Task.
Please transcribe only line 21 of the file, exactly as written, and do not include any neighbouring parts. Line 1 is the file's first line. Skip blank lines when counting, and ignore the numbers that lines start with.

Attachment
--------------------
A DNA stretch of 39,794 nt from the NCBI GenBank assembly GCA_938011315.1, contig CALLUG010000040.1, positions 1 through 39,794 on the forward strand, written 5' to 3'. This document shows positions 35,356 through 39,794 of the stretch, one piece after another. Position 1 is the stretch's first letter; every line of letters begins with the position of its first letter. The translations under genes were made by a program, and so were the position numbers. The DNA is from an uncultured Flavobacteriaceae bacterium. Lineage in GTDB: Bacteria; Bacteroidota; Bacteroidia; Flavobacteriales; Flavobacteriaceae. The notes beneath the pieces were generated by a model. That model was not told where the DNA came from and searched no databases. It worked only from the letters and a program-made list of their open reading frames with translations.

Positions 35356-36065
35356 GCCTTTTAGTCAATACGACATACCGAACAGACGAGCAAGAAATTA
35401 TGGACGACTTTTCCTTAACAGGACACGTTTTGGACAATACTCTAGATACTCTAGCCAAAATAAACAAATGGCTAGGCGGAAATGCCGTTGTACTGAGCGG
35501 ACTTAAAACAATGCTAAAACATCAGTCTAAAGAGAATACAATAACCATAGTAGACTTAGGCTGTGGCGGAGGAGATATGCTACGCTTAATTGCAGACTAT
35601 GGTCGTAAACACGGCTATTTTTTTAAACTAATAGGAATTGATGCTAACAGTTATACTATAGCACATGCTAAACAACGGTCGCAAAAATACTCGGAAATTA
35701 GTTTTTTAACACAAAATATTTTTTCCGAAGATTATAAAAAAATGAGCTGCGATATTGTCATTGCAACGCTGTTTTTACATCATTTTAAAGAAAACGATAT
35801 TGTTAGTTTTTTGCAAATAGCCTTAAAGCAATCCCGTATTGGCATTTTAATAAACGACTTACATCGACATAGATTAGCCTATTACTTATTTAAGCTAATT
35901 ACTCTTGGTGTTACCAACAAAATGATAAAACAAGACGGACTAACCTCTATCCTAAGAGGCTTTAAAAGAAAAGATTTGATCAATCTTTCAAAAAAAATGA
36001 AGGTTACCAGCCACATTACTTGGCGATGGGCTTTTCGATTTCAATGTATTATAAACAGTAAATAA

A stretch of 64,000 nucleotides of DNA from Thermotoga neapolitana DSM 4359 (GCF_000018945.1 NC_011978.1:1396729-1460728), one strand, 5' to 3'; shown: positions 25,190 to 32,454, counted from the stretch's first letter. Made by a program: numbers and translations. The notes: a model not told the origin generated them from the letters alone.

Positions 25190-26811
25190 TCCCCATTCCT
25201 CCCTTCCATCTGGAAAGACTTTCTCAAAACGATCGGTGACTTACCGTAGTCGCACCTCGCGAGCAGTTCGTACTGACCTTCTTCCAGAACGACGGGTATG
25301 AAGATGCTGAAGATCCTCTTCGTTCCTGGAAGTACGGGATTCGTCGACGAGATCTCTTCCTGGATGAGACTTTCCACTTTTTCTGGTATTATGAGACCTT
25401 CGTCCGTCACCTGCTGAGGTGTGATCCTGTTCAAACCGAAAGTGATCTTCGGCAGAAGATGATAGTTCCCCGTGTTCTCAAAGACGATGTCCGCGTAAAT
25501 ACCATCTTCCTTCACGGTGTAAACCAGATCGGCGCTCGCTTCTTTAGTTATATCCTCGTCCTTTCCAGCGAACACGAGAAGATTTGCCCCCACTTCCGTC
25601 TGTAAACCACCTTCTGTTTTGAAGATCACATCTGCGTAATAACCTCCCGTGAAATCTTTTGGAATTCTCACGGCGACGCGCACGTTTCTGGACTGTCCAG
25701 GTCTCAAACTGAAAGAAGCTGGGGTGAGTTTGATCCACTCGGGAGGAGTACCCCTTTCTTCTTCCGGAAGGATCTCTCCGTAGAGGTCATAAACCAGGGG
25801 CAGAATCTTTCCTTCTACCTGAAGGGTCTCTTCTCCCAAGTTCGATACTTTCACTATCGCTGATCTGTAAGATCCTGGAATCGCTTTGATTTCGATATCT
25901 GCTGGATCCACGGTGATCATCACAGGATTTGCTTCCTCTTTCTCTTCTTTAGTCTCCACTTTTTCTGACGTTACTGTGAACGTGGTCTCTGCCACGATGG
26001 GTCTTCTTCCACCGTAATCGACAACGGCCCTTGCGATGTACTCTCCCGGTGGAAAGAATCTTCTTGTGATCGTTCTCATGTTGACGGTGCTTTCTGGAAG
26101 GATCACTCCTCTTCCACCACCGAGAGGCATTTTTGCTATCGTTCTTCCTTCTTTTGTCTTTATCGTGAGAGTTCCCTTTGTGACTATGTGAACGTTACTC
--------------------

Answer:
25901 GCTGGATCCACGGTGATCATCACAGGATTTGCTTCCTCTTTCTCTTCTTTAGTCTCCACTTTTTCTGACGTTACTGTGAACGTGGTCTCTGCCACGATGG